Thursday, May 29, 2008

Everything in it's Wrong Place

So I happened to see that there is a "Best of Radiohead" compilation coming out next week. I won't be purchasing it. Mainly because I already have all of those songs on their respective albums, but I'll probably buy the DVD video compilation, since most of those aren't available elsewhere and because watching videos on YouTube isn't particularly fulfilling.

That and I hate to throw too much support at EMI, since they are hosting this party without inviting the guests of honor. That's right, Radiohead have no say in this compilation, which is why it only contains songs for which EMI controls the publishing rights. Which is not to say that they won't get paid for it, but you understand where I'm coming from.

But I clicked on over to Amazon anyway to look at prices and track listings and, lo and behold, CD's are overpriced. The DVD release is $15. The CD special edition (with 30 tracks) is $20. The single-disc hits-only CD is $19.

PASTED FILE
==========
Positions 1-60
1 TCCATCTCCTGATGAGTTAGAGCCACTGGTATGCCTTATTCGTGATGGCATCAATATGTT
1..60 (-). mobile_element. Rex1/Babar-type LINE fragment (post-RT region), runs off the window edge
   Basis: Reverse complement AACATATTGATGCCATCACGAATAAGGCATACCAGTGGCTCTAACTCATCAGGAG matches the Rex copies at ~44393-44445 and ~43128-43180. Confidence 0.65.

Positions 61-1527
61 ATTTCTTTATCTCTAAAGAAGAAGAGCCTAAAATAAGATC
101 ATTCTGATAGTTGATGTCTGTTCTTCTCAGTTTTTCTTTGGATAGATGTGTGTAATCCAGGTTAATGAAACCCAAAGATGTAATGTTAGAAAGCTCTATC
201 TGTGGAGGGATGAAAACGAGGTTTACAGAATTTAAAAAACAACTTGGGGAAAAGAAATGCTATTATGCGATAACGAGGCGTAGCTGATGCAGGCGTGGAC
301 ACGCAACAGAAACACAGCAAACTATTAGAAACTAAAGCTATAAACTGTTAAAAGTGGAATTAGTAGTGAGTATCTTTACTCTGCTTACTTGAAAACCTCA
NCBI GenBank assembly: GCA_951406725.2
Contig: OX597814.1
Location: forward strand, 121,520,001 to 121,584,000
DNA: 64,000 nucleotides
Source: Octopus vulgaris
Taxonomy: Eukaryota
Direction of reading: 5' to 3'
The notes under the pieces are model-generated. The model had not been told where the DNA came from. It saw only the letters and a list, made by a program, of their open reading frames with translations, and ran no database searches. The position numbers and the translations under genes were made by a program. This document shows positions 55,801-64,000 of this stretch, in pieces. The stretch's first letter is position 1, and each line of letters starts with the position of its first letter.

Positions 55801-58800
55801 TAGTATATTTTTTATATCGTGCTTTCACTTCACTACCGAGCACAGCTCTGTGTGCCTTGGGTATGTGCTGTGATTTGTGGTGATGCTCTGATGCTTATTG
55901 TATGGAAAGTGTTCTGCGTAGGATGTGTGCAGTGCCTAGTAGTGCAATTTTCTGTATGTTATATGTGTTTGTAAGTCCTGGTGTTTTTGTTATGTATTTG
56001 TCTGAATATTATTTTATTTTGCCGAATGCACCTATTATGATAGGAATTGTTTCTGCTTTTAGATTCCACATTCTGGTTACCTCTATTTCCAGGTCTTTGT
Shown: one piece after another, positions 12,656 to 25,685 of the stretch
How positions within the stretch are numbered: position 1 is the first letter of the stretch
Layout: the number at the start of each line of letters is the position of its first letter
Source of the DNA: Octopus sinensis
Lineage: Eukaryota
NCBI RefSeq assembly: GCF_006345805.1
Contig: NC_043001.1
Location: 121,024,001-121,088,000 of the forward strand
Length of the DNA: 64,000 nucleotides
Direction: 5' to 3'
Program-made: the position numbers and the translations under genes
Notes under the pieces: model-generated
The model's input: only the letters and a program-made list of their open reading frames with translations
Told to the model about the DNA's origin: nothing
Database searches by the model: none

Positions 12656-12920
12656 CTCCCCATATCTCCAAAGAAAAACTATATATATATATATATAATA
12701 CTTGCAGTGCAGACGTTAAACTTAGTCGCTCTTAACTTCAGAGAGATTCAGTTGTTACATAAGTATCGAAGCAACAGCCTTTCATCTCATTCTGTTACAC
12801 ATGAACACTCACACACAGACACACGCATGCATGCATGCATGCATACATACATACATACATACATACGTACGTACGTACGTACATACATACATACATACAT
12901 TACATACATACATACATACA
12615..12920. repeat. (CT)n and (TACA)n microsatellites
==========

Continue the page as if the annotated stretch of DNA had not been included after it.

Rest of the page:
Why is an audio-only format that features fewer songs more expensive than the audio-plus-video format? It's less obvious with the special edition, in which case you're getting 9 additional songs, but I still don't get it. First off, since there's no additional material (unless you count "Talk Show Host", only available on the special edition, and which most fans will already have on the Street Spirit single or the Romeo and Juliet Soundtrack), there's no incentive for a fan to buy it. It's not like this is a band whose catalog is driven by singles or whose albums are high-priced (all hover in the $4-5 dollar range on Amazon Marketplace).

I swear I'm not bitching. I'm just confused. In the end, it suits me just fine, since I'm only buying the DVD, which is the cheapest option. But has no one learned anything about pricing?


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